How to Travel to Hope
If you’re curious to visit Hope during your Alaska trip, it’s actually quite easy. Hope is an 88-mile drive south from Anchorage on the Kenai Peninsula. To reach hope, you’ll follow the Seward Highway south for 71 miles to the Hope Highway. It’s then a 17-mile scenic drive to the historic district of Hope, where the vast majority of things to do are located. Generally, it takes about two hours to reach Hope (one-way), given the speed limits of the Seward Highway and regular traffic and construction during the summer season.
Hope is a great detour on your way to/from other cities on the Kenai Peninsula such as Seward and Homer; you can stop for a short leg strech and meal, or spend a night here if your Alaska itinerary affords you that time. Below, I’ve covered what to do in Hope, where to eat, and where to stay, depending on how much time you want to spend in this unique little corner of The Last Frontier.
The Best Things to Do in Hope
To be clear, Hope is not a big town – it’s home to just about 80 people, and doesn’t have a robust tourism economy. In some ways, that’s what makes Hope such a special place: those 17 miles of the Hope Highway take you way off the beaten path to see what life in Alaska was and is like.
If you decide to visit Hope – which I obviously recommend – here are some of the best things to do in Hope.
When salmon are in season, the #1 thing to do in Hope is to grab a fishing pole (and your fishing license) and head to the flowing waters of Resurrection Creek before it flows into Turnagain Arm. There are two giveaways that the salmon are running: the swarms of Pink Salmon attempting to swim upstream, and the crowds of fisherfolks crowding the banks engaging in a bit of fun sport-fishing.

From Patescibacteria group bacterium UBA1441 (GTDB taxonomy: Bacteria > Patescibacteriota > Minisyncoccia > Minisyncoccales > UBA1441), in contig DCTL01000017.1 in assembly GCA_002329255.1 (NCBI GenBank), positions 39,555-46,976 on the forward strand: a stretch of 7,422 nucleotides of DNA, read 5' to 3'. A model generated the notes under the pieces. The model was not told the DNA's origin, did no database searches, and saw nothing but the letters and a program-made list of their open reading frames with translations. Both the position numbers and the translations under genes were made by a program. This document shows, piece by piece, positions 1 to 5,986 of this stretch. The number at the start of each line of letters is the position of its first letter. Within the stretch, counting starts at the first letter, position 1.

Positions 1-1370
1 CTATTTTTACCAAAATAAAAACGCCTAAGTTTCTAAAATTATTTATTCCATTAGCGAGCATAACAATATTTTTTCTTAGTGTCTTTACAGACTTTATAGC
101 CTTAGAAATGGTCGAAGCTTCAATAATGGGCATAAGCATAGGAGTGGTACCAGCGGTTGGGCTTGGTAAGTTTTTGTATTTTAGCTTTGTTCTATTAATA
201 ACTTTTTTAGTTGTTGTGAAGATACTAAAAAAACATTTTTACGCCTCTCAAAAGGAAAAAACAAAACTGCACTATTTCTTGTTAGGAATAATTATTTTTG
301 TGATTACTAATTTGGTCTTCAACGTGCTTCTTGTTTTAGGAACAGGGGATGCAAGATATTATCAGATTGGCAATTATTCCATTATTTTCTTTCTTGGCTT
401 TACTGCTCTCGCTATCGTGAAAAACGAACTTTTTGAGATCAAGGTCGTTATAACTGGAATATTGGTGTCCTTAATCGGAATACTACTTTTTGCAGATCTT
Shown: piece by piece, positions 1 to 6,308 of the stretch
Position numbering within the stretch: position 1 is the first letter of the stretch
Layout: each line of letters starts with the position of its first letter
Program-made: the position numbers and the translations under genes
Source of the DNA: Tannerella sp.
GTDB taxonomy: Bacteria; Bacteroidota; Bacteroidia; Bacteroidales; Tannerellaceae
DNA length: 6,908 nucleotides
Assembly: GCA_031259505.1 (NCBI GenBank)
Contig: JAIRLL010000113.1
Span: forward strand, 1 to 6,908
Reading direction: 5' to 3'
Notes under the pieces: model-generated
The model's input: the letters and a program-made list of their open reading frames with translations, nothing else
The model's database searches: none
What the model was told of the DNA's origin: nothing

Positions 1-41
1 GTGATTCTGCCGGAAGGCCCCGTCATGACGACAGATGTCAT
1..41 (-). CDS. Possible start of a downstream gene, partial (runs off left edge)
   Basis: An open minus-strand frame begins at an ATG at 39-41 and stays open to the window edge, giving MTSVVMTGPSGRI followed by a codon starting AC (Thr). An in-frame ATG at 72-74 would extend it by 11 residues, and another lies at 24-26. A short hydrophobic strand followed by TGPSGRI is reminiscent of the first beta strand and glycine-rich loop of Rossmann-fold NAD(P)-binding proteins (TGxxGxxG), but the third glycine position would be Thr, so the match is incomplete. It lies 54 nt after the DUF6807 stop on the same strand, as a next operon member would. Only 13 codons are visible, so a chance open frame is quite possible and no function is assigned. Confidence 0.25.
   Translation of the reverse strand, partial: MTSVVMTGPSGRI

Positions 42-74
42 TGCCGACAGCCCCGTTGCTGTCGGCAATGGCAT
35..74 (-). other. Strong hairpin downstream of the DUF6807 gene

2. Historic Walking Tour
While there isn’t a formal self-guided walking tour route, you can easily walk or drive around the historic district in Hope and see signs on many of the buildings explaining the original construction and year it was built. Some of the oldest buildings date back to the turn of the 20th Century; you can even peer through the windows of the 1902 Social Hall.
3. Gold Panning
Since gold is what brought people to Hope, why not try your hand at it? Gold panning outfitters – like Gold Rush Peck – have access along Resurrection Creek near town, or you can try your own hand at a public access site along the creek too.
I’m pretty sure Peck is still set up near the Hope-Sunrise Mining Museum, with a small covered trough where you can try to strike it rich under the guidance of this lifelong miner.
4. Visit the Hope-Sunrise Historical Society
The Hope-Sunrise Mining History Museum gives you a good sense of how important gold was to bringing settlers to Hope and Alaska as a whole. The museum has a number of authentic artifacts from the Gold Rush era in Hope, and you can learn directly from local residents about them.
5. Visit the Community Library